Factors of high impacts on the life of caregivers of disabled elderly

Department of Medical Clinics, State University of Campinas (Unicamp), Campinas-SP, Brazil.
Archives of gerontology and geriatrics (Impact Factor: 1.85). 09/2009; 51(1):76-80. DOI: 10.1016/j.archger.2009.08.003
Source: PubMed


Elderly caregivers suffer physical and psychological consequences of the act of caring. The objective of this study was to characterize primary caregivers of elderly people in the community and identify the higher impacts of this activity on their life. We interviewed 127 caregivers about sociodemographic characteristics, presence of anxiety/depression (self-reporting questionnaire=SRQ), burden of care (caregiver burden scale=CBS); while their dependents were evaluated using sociodemographic questionnaires, health history, activities of daily living (ADL) scale and geriatric depression scale (GDS-15). The caregivers' mean age was 55.1+/-13.3 years; among them most were women and daughters with up to 4 years of education. The mean time as responsible for the elderly was 86.5+/-96.3 months; 56% divided the caring responsibility and 28.2% had another occupation; 32.3% presented psychoemotional illness. There was a positive correlation between the CBS and the caregiver factors: psychoemotional disorders, time as responsible for the elderly and education level; as well as between the CBS and the elderly: number of activities with dependence, presence of depression and incontinences. The correlation between the elderly's personal income and number of visits received was negative. The identification of high impacts on the caregivers' life would facilitate the professional approach.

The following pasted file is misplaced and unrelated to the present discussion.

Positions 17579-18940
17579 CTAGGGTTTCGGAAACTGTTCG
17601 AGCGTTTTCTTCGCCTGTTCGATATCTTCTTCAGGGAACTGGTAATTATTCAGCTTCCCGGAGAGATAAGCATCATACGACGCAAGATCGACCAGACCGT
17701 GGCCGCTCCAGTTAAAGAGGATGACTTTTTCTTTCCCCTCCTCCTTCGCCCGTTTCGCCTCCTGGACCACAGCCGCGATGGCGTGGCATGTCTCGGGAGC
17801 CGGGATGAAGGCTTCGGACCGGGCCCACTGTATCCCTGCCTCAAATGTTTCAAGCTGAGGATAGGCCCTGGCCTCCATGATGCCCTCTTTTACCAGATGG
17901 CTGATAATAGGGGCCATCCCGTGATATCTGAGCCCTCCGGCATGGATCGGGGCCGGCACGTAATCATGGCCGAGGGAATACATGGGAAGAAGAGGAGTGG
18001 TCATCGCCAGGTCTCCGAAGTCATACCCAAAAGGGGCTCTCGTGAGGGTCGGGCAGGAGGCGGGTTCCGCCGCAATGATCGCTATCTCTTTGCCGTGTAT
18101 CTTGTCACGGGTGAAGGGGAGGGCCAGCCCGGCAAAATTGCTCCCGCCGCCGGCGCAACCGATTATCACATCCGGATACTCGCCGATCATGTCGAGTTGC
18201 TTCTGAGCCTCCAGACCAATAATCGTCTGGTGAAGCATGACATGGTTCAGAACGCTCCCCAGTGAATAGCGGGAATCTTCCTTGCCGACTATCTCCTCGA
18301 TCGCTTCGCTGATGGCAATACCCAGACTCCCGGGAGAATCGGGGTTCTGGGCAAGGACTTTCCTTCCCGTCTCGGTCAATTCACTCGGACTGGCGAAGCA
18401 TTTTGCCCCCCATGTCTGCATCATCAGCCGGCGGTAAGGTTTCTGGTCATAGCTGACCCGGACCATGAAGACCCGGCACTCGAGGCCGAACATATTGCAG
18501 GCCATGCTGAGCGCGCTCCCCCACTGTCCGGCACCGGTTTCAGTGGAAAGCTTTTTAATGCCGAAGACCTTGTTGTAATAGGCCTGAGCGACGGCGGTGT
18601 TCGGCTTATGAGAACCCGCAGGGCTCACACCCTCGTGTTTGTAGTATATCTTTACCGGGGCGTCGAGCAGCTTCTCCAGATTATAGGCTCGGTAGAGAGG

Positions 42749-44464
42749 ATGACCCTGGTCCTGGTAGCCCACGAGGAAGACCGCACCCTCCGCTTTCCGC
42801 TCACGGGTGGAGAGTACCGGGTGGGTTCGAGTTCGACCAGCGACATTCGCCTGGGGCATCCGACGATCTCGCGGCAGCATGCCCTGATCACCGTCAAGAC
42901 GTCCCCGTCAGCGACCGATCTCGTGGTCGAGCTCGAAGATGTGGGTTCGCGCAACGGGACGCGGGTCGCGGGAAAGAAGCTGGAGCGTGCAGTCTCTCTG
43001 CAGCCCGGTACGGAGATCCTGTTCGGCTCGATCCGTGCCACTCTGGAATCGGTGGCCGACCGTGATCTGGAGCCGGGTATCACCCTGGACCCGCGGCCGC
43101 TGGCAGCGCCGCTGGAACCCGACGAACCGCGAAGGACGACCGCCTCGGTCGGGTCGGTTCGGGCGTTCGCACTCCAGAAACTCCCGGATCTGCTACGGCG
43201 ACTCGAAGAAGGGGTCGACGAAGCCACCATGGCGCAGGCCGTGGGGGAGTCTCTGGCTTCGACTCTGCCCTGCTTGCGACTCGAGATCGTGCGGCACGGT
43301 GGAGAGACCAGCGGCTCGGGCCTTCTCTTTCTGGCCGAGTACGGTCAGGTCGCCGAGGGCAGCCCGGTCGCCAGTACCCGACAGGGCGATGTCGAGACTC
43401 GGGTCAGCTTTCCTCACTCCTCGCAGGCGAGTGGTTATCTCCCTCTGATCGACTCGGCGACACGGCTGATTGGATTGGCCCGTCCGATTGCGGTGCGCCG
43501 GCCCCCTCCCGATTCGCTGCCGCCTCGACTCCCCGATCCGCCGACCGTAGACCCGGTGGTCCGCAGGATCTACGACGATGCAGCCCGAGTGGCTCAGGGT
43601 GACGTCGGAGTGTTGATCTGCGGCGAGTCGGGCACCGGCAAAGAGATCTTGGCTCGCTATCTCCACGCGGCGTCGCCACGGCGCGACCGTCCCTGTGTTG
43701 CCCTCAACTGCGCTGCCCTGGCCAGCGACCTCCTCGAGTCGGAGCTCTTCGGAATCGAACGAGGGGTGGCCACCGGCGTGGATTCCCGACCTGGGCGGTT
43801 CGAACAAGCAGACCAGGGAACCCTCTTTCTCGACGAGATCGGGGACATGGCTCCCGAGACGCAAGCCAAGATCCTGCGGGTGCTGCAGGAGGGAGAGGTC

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    • "For example research has demonstrated that the higher the functional and the cognitive impairment in the elder person, the higher the negative outcomes in caregivers and vice versa (Lai, 2009; Lin, et al., 2005; Schreiner et al., 2003). Research has also demonstrated that younger caregivers are more prone to be negatively impacted by caregiving than older caregivers (Mafullul, et al., 2000) and that there is a positive correlation between the time spent in caregiving and its negative impact and vice versa (Rezende, et al., 2010). So, based on the literature, the same variable (for example, caregiver's age, older adult cognitive and functional impairment, time of caregiving) can result in both a negative and a positive impact. "
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